Sep 8, 2017

Extended human space travel through biolation

Posted by in categories: futurism, space travel

Deep space travel is circumscribed by an interactive conflict. For those that may want to make extended space journeys, the distances are remarkably great, and our spaceships are slow. These combine to make the trip times exceedingly long. When one attempts considering interstellar transit, you quickly realize that a normal human life span prevents an adult from ever even returning to Earth. Yet even for missions to nearby Mars travel times are projected to take about eight months one-way.

We cannot do anything about the physical distances, nor can we expect much more performance out of current chemical rockets for projected near-term transports within the solar system. While there are projected improvements in velocity in the future through introduction of fission propulsion, fusion-drive rockets, or other exotic space transport engines, space travel will continue to require long transit times. Even if one is able to exploit velocity-enhancing tricks like gravity-assist planetary flybys, deep space trips to, say, mineral-rich asteroids in the main belt will still be measured in years.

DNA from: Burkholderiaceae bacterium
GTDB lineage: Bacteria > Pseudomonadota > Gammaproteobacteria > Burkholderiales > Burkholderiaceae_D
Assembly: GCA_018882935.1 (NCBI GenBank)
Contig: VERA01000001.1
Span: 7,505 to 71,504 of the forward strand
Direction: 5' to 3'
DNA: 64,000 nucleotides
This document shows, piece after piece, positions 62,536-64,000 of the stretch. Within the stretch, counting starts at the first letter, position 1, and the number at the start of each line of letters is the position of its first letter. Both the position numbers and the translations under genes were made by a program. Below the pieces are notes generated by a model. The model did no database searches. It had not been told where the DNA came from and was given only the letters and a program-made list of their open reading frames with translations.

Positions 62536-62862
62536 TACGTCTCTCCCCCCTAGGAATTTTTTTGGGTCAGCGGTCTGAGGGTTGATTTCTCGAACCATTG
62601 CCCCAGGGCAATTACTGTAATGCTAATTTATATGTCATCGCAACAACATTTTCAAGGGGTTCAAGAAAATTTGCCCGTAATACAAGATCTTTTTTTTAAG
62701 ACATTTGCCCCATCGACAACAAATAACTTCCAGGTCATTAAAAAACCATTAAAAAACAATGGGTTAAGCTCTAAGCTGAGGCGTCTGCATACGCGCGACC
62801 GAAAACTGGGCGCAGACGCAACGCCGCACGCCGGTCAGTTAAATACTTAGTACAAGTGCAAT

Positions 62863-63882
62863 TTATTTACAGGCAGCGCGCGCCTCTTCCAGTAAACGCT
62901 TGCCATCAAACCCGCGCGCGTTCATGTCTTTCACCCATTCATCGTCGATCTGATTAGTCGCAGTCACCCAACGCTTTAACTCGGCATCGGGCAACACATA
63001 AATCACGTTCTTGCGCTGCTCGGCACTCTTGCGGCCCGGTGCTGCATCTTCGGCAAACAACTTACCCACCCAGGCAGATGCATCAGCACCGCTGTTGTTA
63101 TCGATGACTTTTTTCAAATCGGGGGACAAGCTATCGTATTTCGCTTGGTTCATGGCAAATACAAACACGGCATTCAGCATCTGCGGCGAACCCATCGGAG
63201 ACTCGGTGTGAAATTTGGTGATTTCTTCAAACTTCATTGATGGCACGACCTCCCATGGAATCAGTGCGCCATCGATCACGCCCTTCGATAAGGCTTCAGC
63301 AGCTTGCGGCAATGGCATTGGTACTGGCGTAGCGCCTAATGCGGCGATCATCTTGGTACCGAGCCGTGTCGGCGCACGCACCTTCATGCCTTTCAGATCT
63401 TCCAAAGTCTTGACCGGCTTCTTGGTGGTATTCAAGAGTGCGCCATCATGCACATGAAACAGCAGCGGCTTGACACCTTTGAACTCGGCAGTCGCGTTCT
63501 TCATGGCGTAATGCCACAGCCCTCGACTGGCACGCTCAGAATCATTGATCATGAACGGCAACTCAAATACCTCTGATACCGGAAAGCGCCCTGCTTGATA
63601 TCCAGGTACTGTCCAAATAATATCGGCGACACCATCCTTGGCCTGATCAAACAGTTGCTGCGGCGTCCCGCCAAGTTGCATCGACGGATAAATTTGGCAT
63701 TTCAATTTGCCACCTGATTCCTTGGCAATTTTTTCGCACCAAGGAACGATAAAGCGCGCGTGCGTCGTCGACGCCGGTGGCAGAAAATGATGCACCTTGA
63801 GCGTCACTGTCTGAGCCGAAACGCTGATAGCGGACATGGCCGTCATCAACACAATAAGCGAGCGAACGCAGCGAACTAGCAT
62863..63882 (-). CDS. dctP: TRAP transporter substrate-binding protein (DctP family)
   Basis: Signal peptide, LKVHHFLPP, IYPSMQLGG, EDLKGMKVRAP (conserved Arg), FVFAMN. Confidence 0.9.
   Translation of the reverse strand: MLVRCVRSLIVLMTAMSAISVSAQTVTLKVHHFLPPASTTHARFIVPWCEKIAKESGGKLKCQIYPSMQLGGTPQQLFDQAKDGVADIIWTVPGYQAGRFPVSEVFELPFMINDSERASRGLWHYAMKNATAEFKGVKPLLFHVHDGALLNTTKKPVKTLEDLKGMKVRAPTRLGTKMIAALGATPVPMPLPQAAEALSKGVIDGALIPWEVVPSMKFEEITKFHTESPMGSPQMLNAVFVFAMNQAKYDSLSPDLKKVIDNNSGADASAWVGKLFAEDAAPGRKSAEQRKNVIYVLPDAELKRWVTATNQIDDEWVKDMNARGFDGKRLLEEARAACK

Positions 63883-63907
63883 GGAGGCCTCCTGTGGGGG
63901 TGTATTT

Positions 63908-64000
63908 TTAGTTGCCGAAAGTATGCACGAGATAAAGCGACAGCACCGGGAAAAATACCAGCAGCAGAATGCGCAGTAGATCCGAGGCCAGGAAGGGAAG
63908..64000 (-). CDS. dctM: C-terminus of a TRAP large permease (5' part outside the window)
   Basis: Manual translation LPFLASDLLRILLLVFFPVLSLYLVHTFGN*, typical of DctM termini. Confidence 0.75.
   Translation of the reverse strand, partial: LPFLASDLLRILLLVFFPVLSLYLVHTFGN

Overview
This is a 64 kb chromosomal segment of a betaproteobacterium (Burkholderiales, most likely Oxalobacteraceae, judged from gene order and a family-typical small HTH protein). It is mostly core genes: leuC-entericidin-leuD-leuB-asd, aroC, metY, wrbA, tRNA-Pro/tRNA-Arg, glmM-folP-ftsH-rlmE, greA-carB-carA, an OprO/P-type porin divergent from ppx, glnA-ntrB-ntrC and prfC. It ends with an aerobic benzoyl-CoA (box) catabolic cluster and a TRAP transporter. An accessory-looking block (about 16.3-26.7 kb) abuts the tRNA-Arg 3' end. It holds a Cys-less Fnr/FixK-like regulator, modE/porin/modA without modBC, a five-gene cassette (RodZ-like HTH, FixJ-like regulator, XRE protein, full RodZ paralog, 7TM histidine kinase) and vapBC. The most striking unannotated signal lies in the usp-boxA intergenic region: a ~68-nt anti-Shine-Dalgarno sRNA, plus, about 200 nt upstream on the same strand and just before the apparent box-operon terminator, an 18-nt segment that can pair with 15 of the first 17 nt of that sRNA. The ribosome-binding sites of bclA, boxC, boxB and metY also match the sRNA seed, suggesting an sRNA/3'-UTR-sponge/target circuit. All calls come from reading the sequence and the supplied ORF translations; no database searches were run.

So, for transporting people around our solar system, the fundamental question has and continues to be whether anything practical can be done about adjusting the impacts for the humans on board. More precisely, are there practical near-term methods to improve space transport human system design factors that could allow us to create more cost-efficient spaceships and improve the safety to passengers and crew during these long voyages?

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